Prizes to Promote Open Government
We've written previously about the Obama Administration's Open Government Directive. Among other things, the Directive has led to a proliferation of innovative "ideas sites" across the federal agencies.
Last week the White House issued a new memorandum titled "Guidance on the Use of Challenges and Prizes to Promote Open Government" (PDF) â€” a further step towards citizen engagement. The report cites a number of examples of successful contests, including from DARPA, Energy Department, EPA, and the U.S. State Department. Much of the report draws on information from the recent McKinsey study "And the Winner Is...: Capturing the Promise of Philanthropic Prizes" (PDF).Â
The memorandum also mentions that the government is building a new web platform for the management of challenges, as well as a community of practice for federal employees and contractors involved in these initiatives sector. The memorandum encourages partnerships across corporations and consulting groups.Â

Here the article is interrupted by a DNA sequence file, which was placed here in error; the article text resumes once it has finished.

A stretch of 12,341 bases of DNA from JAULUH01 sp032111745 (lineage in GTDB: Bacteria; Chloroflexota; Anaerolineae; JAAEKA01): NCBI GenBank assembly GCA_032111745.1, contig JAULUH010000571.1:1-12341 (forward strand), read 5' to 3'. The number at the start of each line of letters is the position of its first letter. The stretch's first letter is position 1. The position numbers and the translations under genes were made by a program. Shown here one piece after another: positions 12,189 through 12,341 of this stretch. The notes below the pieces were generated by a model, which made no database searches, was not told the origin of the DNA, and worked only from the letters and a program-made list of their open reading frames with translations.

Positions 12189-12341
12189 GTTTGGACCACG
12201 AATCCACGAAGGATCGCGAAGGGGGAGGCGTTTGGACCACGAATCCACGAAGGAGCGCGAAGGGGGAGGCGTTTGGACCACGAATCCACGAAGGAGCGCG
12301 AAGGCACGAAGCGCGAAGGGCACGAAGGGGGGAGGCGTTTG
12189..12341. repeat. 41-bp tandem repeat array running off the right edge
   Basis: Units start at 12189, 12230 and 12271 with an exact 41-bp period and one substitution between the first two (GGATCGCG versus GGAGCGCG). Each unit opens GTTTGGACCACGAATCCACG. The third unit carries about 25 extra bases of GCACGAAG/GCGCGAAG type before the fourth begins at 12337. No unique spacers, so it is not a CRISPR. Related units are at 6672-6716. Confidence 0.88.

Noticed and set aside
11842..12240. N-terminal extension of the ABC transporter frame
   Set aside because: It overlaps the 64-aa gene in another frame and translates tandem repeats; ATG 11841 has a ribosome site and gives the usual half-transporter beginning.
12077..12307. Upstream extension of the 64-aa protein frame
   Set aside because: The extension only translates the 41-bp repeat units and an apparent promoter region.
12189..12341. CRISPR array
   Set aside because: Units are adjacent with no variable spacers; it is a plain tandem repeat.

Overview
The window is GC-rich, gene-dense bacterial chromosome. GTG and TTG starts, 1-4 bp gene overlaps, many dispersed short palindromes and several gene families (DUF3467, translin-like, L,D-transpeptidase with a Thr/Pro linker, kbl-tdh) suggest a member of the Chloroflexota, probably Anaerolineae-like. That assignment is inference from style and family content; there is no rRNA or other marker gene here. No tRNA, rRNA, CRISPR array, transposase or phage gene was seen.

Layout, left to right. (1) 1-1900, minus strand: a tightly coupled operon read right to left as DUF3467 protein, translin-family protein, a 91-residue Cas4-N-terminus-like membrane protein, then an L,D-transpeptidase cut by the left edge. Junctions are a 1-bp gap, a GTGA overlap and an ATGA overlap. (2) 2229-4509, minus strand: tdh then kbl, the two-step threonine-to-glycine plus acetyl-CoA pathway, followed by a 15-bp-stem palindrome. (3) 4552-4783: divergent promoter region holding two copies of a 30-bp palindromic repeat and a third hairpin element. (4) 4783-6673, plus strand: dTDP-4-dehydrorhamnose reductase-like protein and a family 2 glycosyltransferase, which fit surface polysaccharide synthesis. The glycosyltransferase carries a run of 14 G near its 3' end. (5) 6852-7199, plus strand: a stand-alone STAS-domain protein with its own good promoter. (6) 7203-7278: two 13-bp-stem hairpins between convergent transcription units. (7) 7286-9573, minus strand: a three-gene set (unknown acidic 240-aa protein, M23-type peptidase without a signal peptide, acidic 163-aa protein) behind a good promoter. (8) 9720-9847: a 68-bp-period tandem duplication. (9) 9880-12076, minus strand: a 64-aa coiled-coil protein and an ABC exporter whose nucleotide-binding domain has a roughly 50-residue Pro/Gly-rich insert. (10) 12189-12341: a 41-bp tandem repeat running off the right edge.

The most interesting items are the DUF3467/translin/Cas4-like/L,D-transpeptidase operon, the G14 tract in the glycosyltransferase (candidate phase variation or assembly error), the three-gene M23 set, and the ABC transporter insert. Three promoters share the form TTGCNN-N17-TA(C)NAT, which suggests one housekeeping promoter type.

The government's active support of challenges and prizes is a big deal. There are countless issues which lend themselves well to this format, and the combination of high-profile challenges, enthusiastic citizen participation, and meaningful rewards and outcomes all bode well for very innovative activities.
One hurdle addressed in the memorandum is legal: how to comply with federal laws in this new realm. A closer look shows the realm isn't all that new. At a Forum One'sÂ Web Executive SeminarÂ in 2008, Jeremy Ames of EPA spoke about federal government prizes in the 1920s (including for the design of Memorial Bridge over the Potomac). More information on legal issues is provided on nextgov.
Contests unfortunately are difficult to design well and run. They do offer, however, tremendous promise. We look forward to working with our clients in this exciting area.